Here we are at the start committing to each other
By His Word and from our hearts
We will be a family in a house that will be a home
And with faith we'll build it strong.
Now to be a family, we've got to love each other
At any cost unselfishly
And our home must be a place that fully abounds with grace
A reflection of His face.
We'll build a household of faith
That together we can make
And when the strong winds blow it won't fall down
As one in Him we'll grow and the whole world will know
That we are a household of faith.*
Recently I was foraging through a large box that holds old pictures for a montage I was putting together in the hallway, I came across a picture of my mother. In it she was sitting at a kitchen table sipping coffee and deep in thought. It was just as I recalled her so often and I missed her all over again.
As I was remembering her, I thought about how much she is loved in spite of her imperfections. Actually, it was the same part of her personality that I loved which also encouraged some of her less than desirable decisions. They brought me great unhappiness at the time as she sought security in a disastrous marriage after my father died.
But now... looking back through the years... I know the difficult times in my youth are exactly what drew me to the Heavenly Father and I hold nothing against my earthly mother (who was and always will be dear to my heart). The older I get, the more I understand her flawed reasoning.
All of this started me reflecting upon my own parenting years. While Christopher and I enjoyed our belated Christmas lunch this week and chatted about all sorts of things like his classes and the foreign policy of Ron Paul... the path to our close relationship was rather rocky at times.
I recalled a prayer I threw up to God over and over when Christopher was a little boy. No, not the accusation toward Him that He was absolutely insane to give me "this boy" in my 30's (aren't you glad He is a patient God?). I mean the one when I asked Him to keep the boy out of prison and me, too... as there were days I wanted to strangle the kid.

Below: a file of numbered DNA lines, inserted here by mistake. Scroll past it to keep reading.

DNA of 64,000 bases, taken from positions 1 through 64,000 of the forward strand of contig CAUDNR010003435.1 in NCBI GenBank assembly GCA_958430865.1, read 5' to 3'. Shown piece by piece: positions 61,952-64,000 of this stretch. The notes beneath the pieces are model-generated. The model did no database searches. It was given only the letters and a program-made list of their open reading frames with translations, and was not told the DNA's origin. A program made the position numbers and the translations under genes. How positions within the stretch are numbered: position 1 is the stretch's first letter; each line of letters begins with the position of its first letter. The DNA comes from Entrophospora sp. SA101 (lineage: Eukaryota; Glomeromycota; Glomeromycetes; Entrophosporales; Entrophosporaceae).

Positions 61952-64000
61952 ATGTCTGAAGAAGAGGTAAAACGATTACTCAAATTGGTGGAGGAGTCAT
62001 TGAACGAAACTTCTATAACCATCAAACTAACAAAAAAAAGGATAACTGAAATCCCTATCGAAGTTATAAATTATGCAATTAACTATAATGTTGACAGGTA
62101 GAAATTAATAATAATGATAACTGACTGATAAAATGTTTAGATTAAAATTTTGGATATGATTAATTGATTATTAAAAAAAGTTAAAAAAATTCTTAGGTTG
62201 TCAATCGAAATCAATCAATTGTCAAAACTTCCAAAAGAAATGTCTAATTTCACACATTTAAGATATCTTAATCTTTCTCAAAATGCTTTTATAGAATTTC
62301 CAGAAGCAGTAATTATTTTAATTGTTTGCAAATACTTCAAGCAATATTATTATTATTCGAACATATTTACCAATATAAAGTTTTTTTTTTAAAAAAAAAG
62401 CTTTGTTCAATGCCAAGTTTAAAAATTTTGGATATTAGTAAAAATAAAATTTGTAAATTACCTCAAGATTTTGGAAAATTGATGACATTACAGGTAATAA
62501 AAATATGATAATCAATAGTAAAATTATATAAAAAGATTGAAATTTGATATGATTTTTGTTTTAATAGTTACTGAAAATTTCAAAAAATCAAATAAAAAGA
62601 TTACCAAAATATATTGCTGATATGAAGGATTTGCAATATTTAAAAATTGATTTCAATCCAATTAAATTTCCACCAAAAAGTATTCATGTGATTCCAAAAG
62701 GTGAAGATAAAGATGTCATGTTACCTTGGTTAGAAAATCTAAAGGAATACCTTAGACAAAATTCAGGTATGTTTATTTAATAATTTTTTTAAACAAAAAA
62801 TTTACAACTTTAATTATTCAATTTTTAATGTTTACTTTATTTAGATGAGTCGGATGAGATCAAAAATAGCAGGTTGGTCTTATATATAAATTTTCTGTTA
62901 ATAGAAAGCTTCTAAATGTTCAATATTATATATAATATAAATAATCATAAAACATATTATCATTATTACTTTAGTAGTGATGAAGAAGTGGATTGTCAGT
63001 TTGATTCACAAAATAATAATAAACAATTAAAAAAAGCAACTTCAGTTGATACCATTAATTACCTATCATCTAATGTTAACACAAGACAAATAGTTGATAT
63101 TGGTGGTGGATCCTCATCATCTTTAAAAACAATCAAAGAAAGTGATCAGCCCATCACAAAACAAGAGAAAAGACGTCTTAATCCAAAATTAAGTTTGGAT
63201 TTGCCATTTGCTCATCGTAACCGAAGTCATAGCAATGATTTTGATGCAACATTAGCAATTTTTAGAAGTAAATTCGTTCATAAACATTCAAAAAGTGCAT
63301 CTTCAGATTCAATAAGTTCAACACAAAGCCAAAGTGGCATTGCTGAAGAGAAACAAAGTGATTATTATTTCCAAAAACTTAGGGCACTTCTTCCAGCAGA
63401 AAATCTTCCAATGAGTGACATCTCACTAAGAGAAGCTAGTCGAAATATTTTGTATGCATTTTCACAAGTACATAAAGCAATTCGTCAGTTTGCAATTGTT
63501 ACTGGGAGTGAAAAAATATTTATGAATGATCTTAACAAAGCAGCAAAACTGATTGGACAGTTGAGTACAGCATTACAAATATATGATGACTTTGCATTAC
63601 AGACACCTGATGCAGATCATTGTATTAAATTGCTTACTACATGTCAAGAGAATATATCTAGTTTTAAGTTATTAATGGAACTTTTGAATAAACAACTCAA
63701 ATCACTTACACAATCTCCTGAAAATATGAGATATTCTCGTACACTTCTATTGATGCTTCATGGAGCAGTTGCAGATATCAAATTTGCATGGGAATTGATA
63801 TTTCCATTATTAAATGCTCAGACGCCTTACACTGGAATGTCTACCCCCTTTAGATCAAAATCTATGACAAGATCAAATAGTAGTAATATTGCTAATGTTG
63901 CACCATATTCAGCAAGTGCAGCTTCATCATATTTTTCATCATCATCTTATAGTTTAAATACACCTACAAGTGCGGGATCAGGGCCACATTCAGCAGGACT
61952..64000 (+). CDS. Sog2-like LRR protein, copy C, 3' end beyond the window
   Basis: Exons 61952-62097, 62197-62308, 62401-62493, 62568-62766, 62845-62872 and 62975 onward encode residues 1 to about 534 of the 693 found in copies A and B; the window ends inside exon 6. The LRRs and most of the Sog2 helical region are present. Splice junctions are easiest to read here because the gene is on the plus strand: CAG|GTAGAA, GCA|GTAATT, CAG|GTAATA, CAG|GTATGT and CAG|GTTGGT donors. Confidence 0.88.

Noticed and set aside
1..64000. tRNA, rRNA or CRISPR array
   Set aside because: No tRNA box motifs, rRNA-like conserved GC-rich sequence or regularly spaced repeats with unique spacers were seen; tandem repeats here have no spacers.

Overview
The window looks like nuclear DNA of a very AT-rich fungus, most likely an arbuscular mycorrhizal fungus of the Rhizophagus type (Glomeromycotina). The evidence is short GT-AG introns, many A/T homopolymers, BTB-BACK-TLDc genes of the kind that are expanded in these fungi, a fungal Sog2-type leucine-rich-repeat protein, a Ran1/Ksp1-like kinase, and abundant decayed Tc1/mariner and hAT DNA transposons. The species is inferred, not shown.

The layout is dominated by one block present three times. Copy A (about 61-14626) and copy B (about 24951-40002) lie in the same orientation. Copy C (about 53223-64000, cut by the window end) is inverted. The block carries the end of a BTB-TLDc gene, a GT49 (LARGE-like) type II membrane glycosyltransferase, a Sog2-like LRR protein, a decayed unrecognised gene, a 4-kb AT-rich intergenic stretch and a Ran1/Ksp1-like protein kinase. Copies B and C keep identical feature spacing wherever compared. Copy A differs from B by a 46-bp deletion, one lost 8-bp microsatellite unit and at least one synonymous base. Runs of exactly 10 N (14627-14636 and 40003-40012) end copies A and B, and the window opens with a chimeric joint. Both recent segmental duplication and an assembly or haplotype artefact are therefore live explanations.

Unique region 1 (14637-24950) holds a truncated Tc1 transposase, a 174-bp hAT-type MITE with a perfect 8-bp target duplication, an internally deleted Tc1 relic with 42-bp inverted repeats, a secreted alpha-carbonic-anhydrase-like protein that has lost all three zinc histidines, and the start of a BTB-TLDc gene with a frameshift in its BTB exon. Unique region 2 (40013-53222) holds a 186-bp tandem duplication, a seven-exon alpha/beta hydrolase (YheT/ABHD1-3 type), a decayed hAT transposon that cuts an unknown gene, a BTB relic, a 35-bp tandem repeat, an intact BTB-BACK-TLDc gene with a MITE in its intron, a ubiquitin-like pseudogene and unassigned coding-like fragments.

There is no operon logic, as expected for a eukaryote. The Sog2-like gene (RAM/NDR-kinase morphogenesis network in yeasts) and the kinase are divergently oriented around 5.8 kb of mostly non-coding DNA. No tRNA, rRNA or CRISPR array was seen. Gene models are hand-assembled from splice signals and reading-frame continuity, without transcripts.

Anyone who has raised an ADHD child knows exactly the emotions of which I speak. To a lesser extent, they were the same emotions raised within as Stephanie (about age eleven) decided to verbally dispute everything I said. Thankfully that stage was short lived and her teen years were a delight (as I should mention were my son's).
One of the images from my past... burned into memory... was a car ride with my mother as we drove from the small town where we lived into "Town". I was in my early teens and had become quite lippy about something when my mother... somewhere close to the narrow bridge which used to cross the river... pulled the car over and told me if I didn't shut up, I could get out and walk.
Now, you must understand. My mother didn't use the term "shut up" loosely and she was extremely over protective so even the thought of walking into town alone was appalling. I don't recall what I said or did but whatever it was, I obviously was not the perfect daughter.
Which brings me the realization that perfection is not something God expects from us when He gives us children (whether birthed or through adoption). He knows in our humanity we will have good days and bad days.
Just as we are patting ourselves on the back for our amazing words of wisdom in dealing with one child, we find ourselves blurting out the most hurtful of statements to another child in a moment of exasperation.
I used to wonder about the difference between my childhood (fraught with death, despair at times, and uncertainty) and my husband's (who had the security of home and a stable income). One would think it was such a childhood as mine which would bring a lifetime of emotional confusion instead of his.
But one day as I was thinking of my parents, I realized the answer. With all the faults and all the trauma and all the uncertainties of my childhood... I knew beyond a shadow of a doubt that I was loved and that they "had my back". My husband and his siblings always felt they were conditionally loved and somehow never measured up to expectations.
Love truly does... as the Word says... cover a multitude of sins.
I learned from my mother that there are times we can make really, really bad mistakes when parenting. We will wonder at the end of certain days how our children can ever grow up to love us, much less love the Lord and serve Him... as we live lives so far from what we desire to show our children.
But as we do the best we can and always direct our children's attention to the One who IS PERFECT, it all comes together. We find He is teaching us as we raise the next generation. We can rest assured that as we pray for His wisdom and truly seek to be the best parents we can be, it will all turn out well in the end.
Now, as the days of hands on raising of children are behind me... I see how He took all the good and the bad and the beautiful and the ugly and the imperfections... and when offered up to Him... created a beautiful family. Never perfect, of course... but good.
I should say here, though... I have friends who were good parents with children who have "gone prodigal". I'm always reminded that Adam and Eve lived in perfection and still chose the prodigal path. Sometimes all we can do is pray and trust God as those we love go down a challenging path... and remember to love them.
Now, let me tell you about my adorable grandchildren...
* Household of Faith, lyrics by Brent Lamb & John Rosasco, recorded by Steve Green